Economy

COVID-19: Global trade via shipping badly affected, says UNCTAD

Situation unlikely to improve before second or even fourth quarter of 2020

 
By DTE Staff
Last Updated: Thursday 05 March 2020
Photo: Pixabay

Trade across the globe through shipping has been badly affected due to the novel coronavirus (COVID-19) outbreak, a report by the United Nations Conference on Trade and Development said on March 4, 2020.

The situation was not expected to improve untill the second quarter and it may even take until the fourth quarter, it added.

“Even after the spread subsides and China starts to return to normal business activity, it will take a long time to unwind the stresses inflicted on the world’s trading system. A return to medium and long-term trends in shipping and trade is unlikely before the second half or even fourth quarter of 2020,” the report read.

It reached its conclusions on the basis of real-time observations of vessel positions and information about the cargoes aboard ships.

The number of container ships visiting Chinese ports plunged in late January and early February, the report said. This was based on the number of vessels scheduled to call and their cumulative capacity in Twenty-foot-Equivalent Units.

At the same time, the ratio of missed port calls (When a vessel does not reach a port as scheduled) rose sharply to levels usually seen in late February and March.  

This happened even though many airlines had cancelled flight services after the outbreak grew in China, reducing air cargo capacity.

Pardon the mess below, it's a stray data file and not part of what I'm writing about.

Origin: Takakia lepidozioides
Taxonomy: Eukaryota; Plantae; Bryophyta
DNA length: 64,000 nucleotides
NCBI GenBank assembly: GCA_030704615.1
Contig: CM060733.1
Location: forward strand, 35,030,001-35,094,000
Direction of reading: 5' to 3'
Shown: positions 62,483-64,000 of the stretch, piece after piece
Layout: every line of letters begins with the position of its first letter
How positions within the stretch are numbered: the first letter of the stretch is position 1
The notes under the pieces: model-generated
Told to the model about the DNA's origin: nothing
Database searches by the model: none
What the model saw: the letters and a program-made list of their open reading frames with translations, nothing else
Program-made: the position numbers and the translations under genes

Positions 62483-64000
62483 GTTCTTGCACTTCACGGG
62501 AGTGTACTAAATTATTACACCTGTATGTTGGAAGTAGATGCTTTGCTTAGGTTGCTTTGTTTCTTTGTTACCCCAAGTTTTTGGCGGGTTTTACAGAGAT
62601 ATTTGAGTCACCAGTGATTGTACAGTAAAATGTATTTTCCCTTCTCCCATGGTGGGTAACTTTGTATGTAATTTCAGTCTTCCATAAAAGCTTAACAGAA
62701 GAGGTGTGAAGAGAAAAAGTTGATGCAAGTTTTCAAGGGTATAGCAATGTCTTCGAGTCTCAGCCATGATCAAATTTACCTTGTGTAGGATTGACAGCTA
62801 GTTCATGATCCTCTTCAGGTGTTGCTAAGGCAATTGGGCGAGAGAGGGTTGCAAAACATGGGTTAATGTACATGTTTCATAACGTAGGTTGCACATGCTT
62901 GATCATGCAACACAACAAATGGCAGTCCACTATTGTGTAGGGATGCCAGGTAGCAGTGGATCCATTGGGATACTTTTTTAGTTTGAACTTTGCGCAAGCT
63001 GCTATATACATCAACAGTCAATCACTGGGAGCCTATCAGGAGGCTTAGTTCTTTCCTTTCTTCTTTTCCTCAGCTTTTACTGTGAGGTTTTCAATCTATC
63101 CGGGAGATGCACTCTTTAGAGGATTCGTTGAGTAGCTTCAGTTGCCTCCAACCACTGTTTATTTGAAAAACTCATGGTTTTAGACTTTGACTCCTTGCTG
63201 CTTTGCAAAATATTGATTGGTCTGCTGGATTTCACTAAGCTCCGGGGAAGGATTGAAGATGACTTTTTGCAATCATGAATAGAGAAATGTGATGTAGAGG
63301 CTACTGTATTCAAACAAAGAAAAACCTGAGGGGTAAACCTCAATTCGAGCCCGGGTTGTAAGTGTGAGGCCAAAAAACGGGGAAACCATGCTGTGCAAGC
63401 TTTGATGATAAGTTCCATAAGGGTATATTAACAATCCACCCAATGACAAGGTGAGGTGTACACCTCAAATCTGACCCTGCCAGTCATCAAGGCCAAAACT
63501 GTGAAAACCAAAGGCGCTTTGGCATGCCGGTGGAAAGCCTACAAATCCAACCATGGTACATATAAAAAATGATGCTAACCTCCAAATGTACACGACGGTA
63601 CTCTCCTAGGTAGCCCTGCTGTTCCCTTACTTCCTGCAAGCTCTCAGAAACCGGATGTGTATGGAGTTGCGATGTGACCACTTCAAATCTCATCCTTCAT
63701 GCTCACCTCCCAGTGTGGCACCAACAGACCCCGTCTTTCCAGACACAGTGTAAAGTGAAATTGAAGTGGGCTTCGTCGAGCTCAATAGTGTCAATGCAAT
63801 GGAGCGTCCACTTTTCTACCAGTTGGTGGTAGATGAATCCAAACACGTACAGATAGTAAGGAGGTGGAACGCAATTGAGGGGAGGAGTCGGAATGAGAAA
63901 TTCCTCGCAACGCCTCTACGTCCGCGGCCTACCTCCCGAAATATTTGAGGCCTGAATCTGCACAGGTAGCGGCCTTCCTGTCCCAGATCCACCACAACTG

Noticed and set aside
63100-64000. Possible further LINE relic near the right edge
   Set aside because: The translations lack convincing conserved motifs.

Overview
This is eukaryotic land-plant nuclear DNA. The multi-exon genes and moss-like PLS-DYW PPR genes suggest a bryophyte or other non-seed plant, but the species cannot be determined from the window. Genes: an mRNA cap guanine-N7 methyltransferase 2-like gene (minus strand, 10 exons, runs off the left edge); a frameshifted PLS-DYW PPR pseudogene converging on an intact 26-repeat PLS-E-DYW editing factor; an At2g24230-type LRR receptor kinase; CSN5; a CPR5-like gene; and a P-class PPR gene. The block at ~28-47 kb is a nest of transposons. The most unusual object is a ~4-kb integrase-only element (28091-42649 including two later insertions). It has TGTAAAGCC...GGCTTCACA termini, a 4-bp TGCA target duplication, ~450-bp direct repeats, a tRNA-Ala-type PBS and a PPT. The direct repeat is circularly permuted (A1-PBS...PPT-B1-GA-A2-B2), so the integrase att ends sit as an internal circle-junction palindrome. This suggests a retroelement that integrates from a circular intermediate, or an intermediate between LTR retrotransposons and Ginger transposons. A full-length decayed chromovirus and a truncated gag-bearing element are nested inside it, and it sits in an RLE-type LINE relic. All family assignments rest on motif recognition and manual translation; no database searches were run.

The report added that cancellation of such calls at ports by ships was happening not just in China but across the world since the country was so central to the movement of goods worldwide.

  China container port traffic: ratio of missed port calls

 

 

Source: UNCTAD Report / ClipperData

Petroleum and its products

The effects of COVID-19 on the movement of crude oil and its products was also beginning to be felt, the report said.

“Crude oil is moved under long-term arrangements, via either annual contracts or bought months in advance. As expected, the flow of this commodity currently seems unaffected. However, signs of stress are starting to appear in the downstream sector of the oil value chain,” it read.

One of the prime examples of this was jet fuel, used in aircraft. The report noted that the amount of jet fuel being transported on board ships since January 10, 2020, when the extent of the outbreak began to become better known, was five per cent.

Another crude oil product to be affected was diesel, the report found. The amount of diesel on board ships that are idle and not moving during January and February has soared, pointing to a reduction in its demand due to a lack of industrial activity on-land.

The prices of diesel were supposed to rise given that the International Maritime Organization had introduced a cap on the emission of sulphur in the beginning of 2020. But even after this came into force, prices have not risen. This again points to the effect of COVID-19, the report said.

Lastly, there had been a significant slowdown in refining activity in China, especially in the north, the report said. This was based on data about the amount of crude oil imports and crude oil in storage onshore in China.

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